There are many toolkits available for doing typical data analysis/data mining/machine learning tasks. There are programming languages, libraries, frameworks and development environments to choose from. Some are aimed at solving particular problems, others at techniques and algorithms. This presents a challenge to all the newcomers. Which toolkits to learn? Just one? All of them?
I’ve done the mistake of trying to use too many. I’ve been using R, Octave, Python and Matlab on and off. Some online courses were offered with exercises in one of languages but not the others. The issue is that the tools knowledge fades out with time so if I’m not actively programming in Matlab I gradually forget its idiosyncrasies. And fundamentally the idiosyncrasies are all there is to alternatives.
There is a better way. Choose one toolkit and stick to it. Sure, you’d miss some of the courses that are offered in the other languages but there are so many alternatives available that I wouldn’t worry. There are more courses and resources than anyone can realistically complete.
I’d choose between R and Python. Better choose the one you’re already using or the which is closest to what you already use. There are better ways to spend time than to learn the peculiarities of each environment and tool. Instead of learning and re-learning how to process data frames in each programming language practice solving problems, new techniques or fundamentals. Investing time to learn all the tools is wasteful. I’ve personally settled on the following:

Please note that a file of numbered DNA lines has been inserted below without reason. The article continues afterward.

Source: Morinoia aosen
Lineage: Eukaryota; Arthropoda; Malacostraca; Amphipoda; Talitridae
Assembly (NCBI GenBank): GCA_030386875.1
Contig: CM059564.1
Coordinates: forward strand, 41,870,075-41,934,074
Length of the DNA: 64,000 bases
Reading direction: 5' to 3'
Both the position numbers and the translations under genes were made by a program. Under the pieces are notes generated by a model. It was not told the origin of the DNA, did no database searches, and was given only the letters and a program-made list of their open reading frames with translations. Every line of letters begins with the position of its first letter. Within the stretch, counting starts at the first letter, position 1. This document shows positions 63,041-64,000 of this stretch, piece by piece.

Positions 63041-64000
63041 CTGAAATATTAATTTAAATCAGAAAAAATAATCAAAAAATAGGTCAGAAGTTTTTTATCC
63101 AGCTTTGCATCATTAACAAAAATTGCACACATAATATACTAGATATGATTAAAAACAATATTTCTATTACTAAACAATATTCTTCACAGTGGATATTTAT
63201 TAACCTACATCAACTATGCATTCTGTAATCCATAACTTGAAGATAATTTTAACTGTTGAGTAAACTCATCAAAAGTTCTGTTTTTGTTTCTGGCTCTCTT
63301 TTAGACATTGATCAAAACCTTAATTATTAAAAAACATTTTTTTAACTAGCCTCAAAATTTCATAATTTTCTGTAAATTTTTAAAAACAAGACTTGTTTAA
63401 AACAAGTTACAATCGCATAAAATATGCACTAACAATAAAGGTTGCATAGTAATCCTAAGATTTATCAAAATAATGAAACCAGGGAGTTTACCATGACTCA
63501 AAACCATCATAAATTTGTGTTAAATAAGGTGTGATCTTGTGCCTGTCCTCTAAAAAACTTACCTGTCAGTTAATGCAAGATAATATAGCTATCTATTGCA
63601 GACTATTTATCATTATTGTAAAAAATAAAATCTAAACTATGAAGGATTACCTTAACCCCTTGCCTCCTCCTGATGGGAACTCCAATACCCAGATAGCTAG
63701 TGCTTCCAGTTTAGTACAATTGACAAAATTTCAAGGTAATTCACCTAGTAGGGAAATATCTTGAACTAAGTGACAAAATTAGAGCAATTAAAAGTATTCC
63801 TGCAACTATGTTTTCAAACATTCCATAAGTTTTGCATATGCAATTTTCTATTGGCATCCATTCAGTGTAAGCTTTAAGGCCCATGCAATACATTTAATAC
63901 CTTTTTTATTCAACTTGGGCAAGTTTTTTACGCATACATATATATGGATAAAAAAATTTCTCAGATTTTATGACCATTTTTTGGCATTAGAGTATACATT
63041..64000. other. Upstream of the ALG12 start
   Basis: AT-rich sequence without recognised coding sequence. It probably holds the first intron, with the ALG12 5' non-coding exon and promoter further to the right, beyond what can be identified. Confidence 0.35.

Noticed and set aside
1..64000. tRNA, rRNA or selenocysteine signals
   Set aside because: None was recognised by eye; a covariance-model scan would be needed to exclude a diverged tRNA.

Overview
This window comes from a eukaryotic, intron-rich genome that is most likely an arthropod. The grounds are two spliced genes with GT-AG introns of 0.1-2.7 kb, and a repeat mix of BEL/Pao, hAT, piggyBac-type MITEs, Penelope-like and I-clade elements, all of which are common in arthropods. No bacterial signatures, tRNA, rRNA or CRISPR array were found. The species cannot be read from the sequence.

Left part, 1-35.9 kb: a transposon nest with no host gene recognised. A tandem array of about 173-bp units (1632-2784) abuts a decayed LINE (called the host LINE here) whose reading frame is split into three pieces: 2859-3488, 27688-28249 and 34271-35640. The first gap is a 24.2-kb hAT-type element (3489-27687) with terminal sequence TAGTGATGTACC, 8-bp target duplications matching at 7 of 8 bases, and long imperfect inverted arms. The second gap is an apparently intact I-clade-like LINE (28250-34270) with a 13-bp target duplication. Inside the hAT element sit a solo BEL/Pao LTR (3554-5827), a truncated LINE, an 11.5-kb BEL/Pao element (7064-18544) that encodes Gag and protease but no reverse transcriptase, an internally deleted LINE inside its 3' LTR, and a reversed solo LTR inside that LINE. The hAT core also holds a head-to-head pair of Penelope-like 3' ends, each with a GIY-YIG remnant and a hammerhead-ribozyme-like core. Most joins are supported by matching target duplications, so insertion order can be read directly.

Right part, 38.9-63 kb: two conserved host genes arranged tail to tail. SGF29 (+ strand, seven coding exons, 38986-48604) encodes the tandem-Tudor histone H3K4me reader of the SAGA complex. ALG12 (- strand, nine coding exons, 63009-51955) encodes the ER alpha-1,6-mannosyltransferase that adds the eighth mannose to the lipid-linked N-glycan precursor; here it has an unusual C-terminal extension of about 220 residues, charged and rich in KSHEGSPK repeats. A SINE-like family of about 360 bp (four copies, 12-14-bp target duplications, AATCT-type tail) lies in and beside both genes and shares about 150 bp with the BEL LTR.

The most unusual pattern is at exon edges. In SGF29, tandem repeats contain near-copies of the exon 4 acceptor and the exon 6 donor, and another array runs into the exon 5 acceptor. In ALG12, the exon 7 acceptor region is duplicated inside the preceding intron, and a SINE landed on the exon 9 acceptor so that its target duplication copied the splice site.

- Python as the programming language
- NumPy & Pandas as data manipulation libraries
- scikit-learn as the machine learning toolkit
- matplotlib and seaborn as visualization libraries
- Jupyter as the IDE
I chose Python because I’m also using it at work. I prefer to reinforce my knowledge and slowly achieve mastery than to stumble in ten different languages. There are enough novel directions to explore in the machine learning world than just API quirks. I heartily recommend Anaconda-Navigator bundle that includes everything necessary to begin working in Python. It sort of reminds me of installable LAMP stacks that were popular years ago.
There’s one reason I’d consider switching to another environment or a programming language: getting paid to do it. For example, joining a company that uses R. Otherwise, I’ll keep using the same tools and focus on the more valuable activities, like trying deep learning.